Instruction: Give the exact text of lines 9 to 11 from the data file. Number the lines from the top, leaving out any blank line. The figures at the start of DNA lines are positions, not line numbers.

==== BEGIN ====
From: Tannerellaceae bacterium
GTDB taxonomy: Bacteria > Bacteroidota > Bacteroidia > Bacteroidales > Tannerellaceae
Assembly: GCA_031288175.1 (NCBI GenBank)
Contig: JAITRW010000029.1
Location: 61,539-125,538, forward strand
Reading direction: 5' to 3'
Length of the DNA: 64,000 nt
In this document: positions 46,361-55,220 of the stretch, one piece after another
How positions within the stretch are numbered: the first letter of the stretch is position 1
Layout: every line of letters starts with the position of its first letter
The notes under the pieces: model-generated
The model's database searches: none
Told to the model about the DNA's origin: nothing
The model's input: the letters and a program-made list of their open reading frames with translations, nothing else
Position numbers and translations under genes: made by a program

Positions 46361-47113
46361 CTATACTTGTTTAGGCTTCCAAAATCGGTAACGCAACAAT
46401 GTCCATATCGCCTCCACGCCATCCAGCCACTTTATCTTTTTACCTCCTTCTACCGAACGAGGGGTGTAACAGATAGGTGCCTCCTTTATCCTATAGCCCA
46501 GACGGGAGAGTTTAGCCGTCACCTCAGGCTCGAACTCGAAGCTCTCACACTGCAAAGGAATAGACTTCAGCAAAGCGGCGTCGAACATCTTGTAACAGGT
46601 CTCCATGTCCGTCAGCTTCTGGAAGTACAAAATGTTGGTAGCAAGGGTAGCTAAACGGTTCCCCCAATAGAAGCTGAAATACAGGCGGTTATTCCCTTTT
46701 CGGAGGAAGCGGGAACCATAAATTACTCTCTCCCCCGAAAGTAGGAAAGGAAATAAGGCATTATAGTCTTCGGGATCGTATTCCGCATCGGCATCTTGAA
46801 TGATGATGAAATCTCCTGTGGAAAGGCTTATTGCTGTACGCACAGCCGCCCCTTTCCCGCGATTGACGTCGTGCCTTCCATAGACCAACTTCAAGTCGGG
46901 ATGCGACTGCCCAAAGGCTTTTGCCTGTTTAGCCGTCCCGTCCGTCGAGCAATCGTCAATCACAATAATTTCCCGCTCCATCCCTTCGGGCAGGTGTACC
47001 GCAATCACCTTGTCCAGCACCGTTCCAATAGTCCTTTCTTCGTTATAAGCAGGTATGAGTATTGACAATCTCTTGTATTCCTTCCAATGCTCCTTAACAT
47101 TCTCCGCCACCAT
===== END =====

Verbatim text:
How positions within the stretch are numbered: the first letter of the stretch is position 1
Layout: every line of letters starts with the position of its first letter
The notes under the pieces: model-generated